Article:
An iPhone app that reads urine sticks for you will now have to get U.S. Food and Drug Administration approval. The administration sent Silicon Valley-based Biosense Technologies a letter asking for data that shows its uChek app works as advertised. Bloomberg called the letter the first of its kind.
Could this be the start of more FDA oversight into medical smartphone apps? The agency first announced it would regulate medical apps in 2011, but officials are still working on final guidelines. They intend to finalize the guidelines this year, agency spokeswoman Synim Rivers told Bloomberg. In the meantime, health apps have proliferated without clear rules about what tests they have to undergo and whether they fall under the FDA's purview at all.
UChek is designed to use a smartphone's camera to automatically read colors on home urine dipsticks that are made by other companies and are already FDA-approved. The sticks detect 10 characteristics in urine, including pH, the presence of glucose, levels of different kinds of proteins and the presence of blood. Such measurements may help people manage conditions including diabetes and cirrhosis of the liver. They may also provide clues the user is pregnant, according to the uChek website.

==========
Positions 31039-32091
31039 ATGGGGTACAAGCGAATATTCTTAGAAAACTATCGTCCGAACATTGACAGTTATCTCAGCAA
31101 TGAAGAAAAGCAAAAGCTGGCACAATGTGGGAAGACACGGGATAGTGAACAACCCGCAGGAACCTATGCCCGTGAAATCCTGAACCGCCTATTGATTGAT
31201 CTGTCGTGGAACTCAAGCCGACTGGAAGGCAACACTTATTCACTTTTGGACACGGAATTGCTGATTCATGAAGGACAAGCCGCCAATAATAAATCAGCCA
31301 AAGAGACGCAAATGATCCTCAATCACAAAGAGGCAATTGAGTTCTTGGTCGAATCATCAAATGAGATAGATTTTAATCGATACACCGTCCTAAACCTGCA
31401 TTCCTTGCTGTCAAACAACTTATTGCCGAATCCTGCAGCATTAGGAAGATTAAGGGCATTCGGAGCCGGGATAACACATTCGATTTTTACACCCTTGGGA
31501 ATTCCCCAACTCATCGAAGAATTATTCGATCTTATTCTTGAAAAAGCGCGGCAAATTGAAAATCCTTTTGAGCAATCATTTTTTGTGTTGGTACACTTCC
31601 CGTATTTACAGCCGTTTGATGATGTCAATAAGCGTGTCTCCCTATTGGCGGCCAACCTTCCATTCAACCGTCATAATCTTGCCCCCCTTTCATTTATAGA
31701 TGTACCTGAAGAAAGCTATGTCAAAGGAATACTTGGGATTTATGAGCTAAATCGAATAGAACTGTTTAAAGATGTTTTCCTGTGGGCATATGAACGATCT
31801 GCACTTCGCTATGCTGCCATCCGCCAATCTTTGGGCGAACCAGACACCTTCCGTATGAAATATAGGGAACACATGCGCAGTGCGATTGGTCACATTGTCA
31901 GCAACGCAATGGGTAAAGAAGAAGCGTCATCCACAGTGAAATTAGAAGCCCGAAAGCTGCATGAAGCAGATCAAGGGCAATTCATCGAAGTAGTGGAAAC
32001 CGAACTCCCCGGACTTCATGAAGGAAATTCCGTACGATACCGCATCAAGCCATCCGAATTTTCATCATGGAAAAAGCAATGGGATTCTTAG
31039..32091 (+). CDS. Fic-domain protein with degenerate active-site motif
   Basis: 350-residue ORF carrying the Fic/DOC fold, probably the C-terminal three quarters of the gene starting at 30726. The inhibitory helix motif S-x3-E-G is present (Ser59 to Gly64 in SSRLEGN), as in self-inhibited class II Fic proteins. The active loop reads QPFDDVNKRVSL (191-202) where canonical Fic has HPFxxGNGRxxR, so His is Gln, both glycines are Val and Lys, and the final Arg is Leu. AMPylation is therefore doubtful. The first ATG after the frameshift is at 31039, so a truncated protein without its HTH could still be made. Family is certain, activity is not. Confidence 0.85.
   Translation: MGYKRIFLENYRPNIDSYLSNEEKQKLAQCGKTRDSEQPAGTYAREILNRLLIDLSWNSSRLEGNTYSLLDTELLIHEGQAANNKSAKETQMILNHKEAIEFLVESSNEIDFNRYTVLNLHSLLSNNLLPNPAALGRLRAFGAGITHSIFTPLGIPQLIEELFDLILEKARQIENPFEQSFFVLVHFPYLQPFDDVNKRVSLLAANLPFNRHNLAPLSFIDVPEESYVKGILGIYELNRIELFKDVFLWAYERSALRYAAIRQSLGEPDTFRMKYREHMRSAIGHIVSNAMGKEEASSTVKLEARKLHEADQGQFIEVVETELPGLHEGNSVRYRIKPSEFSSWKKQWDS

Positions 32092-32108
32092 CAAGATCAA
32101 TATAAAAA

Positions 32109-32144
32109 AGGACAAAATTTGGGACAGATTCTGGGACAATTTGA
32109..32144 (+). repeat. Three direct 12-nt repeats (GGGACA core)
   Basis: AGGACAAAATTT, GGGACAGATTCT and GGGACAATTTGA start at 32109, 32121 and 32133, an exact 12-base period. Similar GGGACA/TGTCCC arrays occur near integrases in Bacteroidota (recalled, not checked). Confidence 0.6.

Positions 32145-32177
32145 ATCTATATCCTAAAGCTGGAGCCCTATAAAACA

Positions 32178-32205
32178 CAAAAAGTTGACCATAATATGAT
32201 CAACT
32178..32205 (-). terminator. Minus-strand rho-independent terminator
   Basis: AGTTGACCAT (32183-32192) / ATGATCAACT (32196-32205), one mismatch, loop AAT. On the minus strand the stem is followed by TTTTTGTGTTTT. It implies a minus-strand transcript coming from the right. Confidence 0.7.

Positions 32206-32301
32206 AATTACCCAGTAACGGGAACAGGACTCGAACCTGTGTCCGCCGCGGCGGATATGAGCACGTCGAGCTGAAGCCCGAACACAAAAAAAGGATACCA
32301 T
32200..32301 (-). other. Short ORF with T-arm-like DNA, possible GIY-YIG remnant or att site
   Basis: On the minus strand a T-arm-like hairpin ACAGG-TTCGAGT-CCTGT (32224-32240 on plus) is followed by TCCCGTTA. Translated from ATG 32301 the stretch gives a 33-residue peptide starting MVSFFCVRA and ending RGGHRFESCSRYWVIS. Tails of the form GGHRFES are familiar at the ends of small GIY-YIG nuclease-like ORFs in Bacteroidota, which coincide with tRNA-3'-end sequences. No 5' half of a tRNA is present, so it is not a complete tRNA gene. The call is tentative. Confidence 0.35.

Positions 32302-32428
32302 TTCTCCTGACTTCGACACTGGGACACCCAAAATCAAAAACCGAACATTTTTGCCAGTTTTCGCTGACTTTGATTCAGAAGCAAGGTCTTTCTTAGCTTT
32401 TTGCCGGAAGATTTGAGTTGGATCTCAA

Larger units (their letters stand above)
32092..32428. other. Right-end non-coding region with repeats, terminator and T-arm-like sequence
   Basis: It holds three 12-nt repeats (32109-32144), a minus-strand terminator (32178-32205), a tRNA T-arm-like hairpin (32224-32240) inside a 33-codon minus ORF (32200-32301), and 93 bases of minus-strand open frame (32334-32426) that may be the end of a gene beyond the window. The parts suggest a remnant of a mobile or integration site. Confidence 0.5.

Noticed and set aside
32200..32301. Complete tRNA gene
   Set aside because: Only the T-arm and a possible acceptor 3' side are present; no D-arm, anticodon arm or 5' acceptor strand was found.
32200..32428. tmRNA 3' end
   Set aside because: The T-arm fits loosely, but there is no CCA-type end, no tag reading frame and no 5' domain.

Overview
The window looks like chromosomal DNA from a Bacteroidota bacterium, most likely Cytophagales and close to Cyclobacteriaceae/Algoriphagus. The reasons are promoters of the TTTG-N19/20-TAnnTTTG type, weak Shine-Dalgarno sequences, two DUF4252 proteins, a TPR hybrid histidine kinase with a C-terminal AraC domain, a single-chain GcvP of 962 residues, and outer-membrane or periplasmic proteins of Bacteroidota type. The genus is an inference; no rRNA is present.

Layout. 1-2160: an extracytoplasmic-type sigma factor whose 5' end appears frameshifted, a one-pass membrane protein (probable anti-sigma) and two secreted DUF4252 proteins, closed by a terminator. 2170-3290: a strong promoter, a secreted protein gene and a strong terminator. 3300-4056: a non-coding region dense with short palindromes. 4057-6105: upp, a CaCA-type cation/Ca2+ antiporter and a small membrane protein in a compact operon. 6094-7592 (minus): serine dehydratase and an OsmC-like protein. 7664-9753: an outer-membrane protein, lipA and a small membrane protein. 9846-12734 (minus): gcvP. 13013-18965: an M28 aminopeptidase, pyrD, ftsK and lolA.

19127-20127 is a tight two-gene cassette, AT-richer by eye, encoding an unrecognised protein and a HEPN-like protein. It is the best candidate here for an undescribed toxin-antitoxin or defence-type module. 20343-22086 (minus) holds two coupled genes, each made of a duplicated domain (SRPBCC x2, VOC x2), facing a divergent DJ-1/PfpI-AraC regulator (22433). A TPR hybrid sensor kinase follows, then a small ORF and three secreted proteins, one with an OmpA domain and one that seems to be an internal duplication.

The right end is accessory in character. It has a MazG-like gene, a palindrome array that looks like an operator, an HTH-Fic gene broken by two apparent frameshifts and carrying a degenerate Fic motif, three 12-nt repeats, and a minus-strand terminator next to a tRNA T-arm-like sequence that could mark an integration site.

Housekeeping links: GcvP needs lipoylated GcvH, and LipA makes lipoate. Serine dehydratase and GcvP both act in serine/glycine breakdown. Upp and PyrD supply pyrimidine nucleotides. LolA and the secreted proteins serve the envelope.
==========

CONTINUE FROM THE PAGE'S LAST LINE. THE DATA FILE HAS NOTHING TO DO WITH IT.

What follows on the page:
Normally, people eyeball the sticks themselves. UChek standardizes that "is-this-dark-green-or-medium-green?" judgment. It also provides extra descriptors and information about the colorful results, Wired reported in February. Popular Science covered uChek earlier this year, after one of the Biosense founders gave a TED Talk.
Biosense staff plan to work with the FDA to keep their product on the market, one of Biosense's co-founders, Abhishek Sen, told Bloomberg. The company has 30 business days to respond to the FDA's request, according to the letter.